Each increase round has two increases in it. I like to run these at the center back, with two plain stitches between them. Like so: Knit to last three stitches before end of round. Make 1, k1. Next needle: K1, make 1. Continue rest of round even. Consult a knitting instruction book for different ways to make a stitch. Yarn overs are easy and lacy. I like using what I call a 'backward loop', which is essentially a half hitch, when I'm making chore socks. Divide the number of stitches you need to increase (step 4, above) by two to find out how many increase rounds are needed. Then divide the total rounds in the K-C distance by the number of increase rounds. That number, minus one for the actual increase round, is the number of rounds you work without increases between the increase rounds. Chances are you have a fraction when you do that. Round to the nearest whole number, and see how many rounds it will take you to do the increases. If it lands you anywhere before the center of your calf, it will work. If longer than that, subtract one round from each set between increases, and see how that sounds. Remember, knitting stretches! Don't sweat this too much. You can always add or subtract a few rounds or increases/decreases if you need to. You can also knit something like one plain round, an increase round, two plain rounds, an increase round, repeated, if you think that will give the best distribution of increases. From top of calf to bottom of calf So, let's say you find you will be working two rounds even, then one increase round, to the top of your calf. When you've finished the increases, measure the knitting carefully between the stitches on the needle and the base of the ribbing. Be sure you don't measure the ribbing, as that's extra. Subtract this length from K-A (distance between knee and ankle). That's how much you still need to knit for the leg. Then, subtract C-A from that number. Ideally you'll have about 1-2 inches / 2-5 cm left. This distance is what you will knit plain for the widest part of the calf, before beginning the decreases to your ankle. Having a plain section here makes the nicest-looking, smoothest-fitting sock. If you have a smaller difference, then you may need to reknit the increase section with one fewer plain rounds between increase rounds because otherwise your calf section will look pointy. If your increases end well above the calf, the increases will end slightly above the fullest part of the calf, making a baggy section just above the calf. In that case, you will need to reknit the top section with about one more round between decrease rounds. This sounds complex, but if you measure your gauge swatch--stitch and row--very carefully, you will probably get the shape right the first time. Having figured out what length the plain calf section will be, multiply that length by your RG and knit that many rounds without increases or decreases. From bottom of calf to ankle It's time for decreasing, always fun when knitting! Just like before, we figure out how long this section is, how many stitches we want to end with, how many decrease rounds, and how many plain rounds between decrease rounds. Err, if at all, on the side of shorting the leg a touch. The ankle will fit better if the leg decreases end a bit above where the heel will begin. Decrease rounds are done about the same as increase rounds, if you like the idea of keeping two stitches between the decreases: Work to the last three stitches on the last needle of the round (the one ending at center back). K2 together, k1. Next needle: K1, slip 1, k1, pass slipped stitch over, and continue the rest of the round plain or in your chosen pattern. Specifically: - Subtract the number of ankle stitches, A x G, rounded down to the nearest multiple of eight, from the number of stitches on the needle right now.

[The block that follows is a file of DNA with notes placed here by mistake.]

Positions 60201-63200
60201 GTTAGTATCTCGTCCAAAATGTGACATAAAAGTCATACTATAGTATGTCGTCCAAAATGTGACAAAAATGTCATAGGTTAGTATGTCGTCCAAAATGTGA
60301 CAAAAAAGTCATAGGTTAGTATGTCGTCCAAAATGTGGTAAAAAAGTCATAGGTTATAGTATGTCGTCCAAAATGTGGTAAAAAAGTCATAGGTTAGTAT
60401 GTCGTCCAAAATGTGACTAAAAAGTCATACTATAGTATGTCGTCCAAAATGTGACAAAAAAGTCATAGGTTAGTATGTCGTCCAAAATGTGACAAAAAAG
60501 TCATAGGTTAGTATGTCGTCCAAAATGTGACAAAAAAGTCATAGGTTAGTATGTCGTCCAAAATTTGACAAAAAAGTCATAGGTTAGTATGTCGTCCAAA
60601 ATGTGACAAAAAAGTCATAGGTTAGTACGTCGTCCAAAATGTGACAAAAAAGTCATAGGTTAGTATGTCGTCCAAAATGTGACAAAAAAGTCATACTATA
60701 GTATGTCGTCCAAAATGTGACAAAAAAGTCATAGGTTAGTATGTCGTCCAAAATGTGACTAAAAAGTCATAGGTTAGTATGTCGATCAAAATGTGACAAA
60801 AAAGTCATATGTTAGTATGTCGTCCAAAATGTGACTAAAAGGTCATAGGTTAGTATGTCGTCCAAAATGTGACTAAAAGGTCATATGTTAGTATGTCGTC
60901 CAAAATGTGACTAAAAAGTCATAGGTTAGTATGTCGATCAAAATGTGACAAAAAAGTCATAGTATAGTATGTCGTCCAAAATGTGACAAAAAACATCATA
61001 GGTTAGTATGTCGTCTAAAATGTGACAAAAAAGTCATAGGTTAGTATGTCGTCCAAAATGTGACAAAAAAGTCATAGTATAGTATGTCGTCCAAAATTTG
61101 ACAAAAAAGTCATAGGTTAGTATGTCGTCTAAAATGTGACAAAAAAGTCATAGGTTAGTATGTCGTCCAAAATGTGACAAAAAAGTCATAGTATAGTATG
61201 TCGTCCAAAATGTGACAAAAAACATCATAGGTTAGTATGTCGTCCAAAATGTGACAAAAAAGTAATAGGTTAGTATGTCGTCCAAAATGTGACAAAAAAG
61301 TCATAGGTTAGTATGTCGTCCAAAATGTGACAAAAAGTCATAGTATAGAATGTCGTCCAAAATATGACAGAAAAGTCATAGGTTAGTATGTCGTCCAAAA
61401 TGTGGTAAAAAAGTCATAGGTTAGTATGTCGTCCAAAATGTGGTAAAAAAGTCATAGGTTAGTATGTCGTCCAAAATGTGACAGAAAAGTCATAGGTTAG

- Divide that number by two to get how many decrease rounds you need.
- Multiply C-A by RG to give you about how many rounds will be worked from the bottom of the calf to the top of the ankle.
- Divide the total rounds by the decrease rounds. Round down to the nearest whole number.
- Subtract one from that number to give you the number of plain rounds knit between decrease rounds.
- If the number is a fraction, round down to a whole number.
- Figure out how many rounds you will end up with and see if that ends you a little above the ankle.
When you've knit that section of your knee sock, all that's left is to continue the leg until it is definitely long enough to reach from just below the knee to where you will divide the foot to work the heel (the K-A distance). You've finished a lovely, shapely, knee sock leg! Now you can continue with the sock pattern I devised, starting with the heel flap, and knit the heel and foot of your sock. |